Understanding BEC Scams: Supplier Invoicing Fraud
Emile Abou Saleh, Regional Director, Middle East and Africa at Proofpoint, says as cybercriminals continue to capitalise on the human factor, it is paramount to understand how BEC Scams work and how to prevent it.
Business Email Compromise (BEC) and Email Account Compromise (EAC) afflict businesses of all sizes across every industry. More money is lost to this type of attack than any other cybercriminal activity.
The FBI reported that from June 2016 to June 2019, companies reported $26.2B in losses. And in 2019 alone, BEC scams accounted for more than half of all cybercrime losses—an estimated $1.77B. The average loss per BEC incident in 2019 was $74,723. Additionally, latest UAE CISO Report from Proofpoint shows that 80% of CSOs and CISOs in the UAE suffered at least one cyberattack in 2019, with over half citing multiple incidents. People-centric attacks top the list and among them 15% were originated by BEC attacks. As cybercriminals continue to capitalise on the human factor, it is paramount to understand how this type of attack works and how to prevent it.
What Is BEC Supplier Invoicing Fraud
BEC supplier invoicing scams are sophisticated and complex schemes to steal money by either presenting a fraudulent invoice as legitimate or by re-routing the payment to a bank account controlled by the attacker. These scams are often the costliest for victim organisations.
BEC supplier invoicing fraud can be so successful that even prominent, well-known individuals can fall for them.
Similar to gift card scams and payroll diversion scams, supplier invoicing scams rely on social engineering and impersonation to convince the target victim to send money to the attackers. But what sets BEC supplier invoicing scams apart is not just the large dollar amounts often associated with these scams, but also the complex nature of these scams.
While gift card scams are relatively simple, using maybe one email targeting one employee, supplier invoicing scams are more byzantine involving compromise and impersonation of trusted vendors and carried out in multiple stages against multiple individuals and organisations. The impersonation can either be at an account level or at the domain level (e.g. domain lookalikes).
How BEC Supplier Fraud Works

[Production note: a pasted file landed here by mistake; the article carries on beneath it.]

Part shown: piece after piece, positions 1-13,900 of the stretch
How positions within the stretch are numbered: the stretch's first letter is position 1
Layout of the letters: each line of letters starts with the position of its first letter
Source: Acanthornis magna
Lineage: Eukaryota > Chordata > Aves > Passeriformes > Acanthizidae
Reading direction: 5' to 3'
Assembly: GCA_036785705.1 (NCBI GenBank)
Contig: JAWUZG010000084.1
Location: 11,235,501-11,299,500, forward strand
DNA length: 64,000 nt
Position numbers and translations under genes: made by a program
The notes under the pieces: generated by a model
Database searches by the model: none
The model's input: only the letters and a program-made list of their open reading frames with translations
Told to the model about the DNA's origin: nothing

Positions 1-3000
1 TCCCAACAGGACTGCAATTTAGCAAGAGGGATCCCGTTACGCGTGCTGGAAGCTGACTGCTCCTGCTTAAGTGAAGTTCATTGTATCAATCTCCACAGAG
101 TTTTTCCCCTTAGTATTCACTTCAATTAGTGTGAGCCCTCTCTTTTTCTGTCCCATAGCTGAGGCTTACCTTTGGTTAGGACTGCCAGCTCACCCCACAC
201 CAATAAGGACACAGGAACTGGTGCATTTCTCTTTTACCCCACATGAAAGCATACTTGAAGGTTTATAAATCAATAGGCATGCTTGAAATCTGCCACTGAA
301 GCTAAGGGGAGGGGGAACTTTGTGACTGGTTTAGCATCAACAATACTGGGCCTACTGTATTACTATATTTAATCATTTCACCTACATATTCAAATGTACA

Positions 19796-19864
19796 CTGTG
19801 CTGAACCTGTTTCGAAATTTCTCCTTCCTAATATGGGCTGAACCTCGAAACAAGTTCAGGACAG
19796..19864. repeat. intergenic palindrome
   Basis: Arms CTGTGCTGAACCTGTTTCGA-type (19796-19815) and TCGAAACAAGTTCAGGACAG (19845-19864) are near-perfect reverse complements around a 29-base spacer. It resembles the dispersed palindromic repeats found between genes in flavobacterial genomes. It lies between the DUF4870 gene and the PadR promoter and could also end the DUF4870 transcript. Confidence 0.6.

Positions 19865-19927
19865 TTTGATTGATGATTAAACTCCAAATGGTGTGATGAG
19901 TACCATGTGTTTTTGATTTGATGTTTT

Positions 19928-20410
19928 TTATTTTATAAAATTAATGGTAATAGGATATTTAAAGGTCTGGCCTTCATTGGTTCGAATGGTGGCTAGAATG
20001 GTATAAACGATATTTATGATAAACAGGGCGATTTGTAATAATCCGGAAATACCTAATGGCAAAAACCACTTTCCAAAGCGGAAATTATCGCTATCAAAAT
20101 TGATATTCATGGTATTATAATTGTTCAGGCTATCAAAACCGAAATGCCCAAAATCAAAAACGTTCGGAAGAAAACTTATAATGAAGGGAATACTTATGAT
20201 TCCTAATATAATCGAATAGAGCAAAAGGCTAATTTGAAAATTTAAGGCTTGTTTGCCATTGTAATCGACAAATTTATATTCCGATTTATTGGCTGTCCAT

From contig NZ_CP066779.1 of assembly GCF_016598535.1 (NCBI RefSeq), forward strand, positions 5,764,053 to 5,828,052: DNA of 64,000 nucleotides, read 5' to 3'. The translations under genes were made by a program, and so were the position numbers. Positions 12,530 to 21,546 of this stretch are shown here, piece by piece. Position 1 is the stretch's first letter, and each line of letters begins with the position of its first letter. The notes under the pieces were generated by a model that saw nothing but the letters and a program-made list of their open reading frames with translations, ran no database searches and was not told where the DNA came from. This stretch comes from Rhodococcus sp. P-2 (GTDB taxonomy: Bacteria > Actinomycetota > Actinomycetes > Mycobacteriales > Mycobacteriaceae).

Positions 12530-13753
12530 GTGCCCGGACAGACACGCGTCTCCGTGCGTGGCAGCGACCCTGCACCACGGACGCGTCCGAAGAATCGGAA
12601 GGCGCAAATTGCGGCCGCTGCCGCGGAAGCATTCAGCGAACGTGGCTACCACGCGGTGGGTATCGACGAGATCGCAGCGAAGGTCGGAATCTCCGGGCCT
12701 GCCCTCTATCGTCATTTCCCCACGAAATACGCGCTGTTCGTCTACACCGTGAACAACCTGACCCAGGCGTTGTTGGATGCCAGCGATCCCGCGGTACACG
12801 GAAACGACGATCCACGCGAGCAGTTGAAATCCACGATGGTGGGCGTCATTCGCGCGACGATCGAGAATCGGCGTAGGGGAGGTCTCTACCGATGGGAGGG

Many of the BEC supplier invoicing attacks Proofpoint has observed indicate that these attacks originate from a legitimate email account that has been compromised. These compromised accounts are highly prized by threat actors. They can conduct extensive reconnaissance and fraudulent emails sent from the compromised account will pass email authentication controls (e.g. DKIM, SPF, DMARC) because they are sent from a legitimate account.
Once a legitimate transaction is identified, the threat actor “thread hijacks” an already in-progress email conversation about the transaction. Since the attacker’s message is part of an email thread that the target victim reasonably believes to be legitimate, their message has greater credibility. As such requests for bank account changes due to audit or COVID-19 seem more plausible. This believability and trust are key elements of social engineering. By their very nature, thread hijacking attacks are very difficult, if not impossible for users to identify, making this a threat vector where technology countermeasures are particularly needed and useful.
At this stage of the attack, the threat actor pivots to a supplier account impersonation tactic where the attacker inserts an impersonated account in the “reply-to” or “cc” of the email conversation, which can be a lookalike of the supplier domain.
The impersonation pivot allows the threat actor to maintain the email conversation with the target when the compromised account is remediated. In many cases, the email thread continues via the impersonated account. Shifting the conversation to the impersonated account also makes it more difficult for forensics and investigations because you lose the logs in the supplier SEG.
Additionally, using both authority and urgency are other common social engineering tactics in BEC attacks. Also notable is that the fraudulent emails are devoid of any malware payload such as an attachment or URL. There are no links or attachments for the victims to click.
It is clear that attackers weave together identity deception, authority, and urgency while using tactics like account compromise and impersonation that pivot all to make a fraudulent bank account change request seem legitimate so that the target will pay the invoices to the threat actor’s bank account.
Are You Protected?
BEC supplier invoicing scams are not sophisticated in their goals or even their tactics. The goal is simple: convince a target victim a fraudulent invoice is legitimate, so they’ll pay it. The tactics primarily focus on spoofing and account compromise: tactics that are not technically sophisticated.
However, BEC supplier invoicing fraud weaves these tactics together in creative ways which is why BEC supplier invoicing scams continue to be successful. The end result of these tactics is a multi-layered fraud that is reasonably, highly credible.
One of the most important things CISOs can do to help protect against BEC is to understand how prepared your organisation is to combat them. As BEC supplier invoicing fraud relies on social engineering to trick end users, it’s critical to continuously train employees about these types of scams, enabling them to report messages as suspicious and automate their investigation and remediation.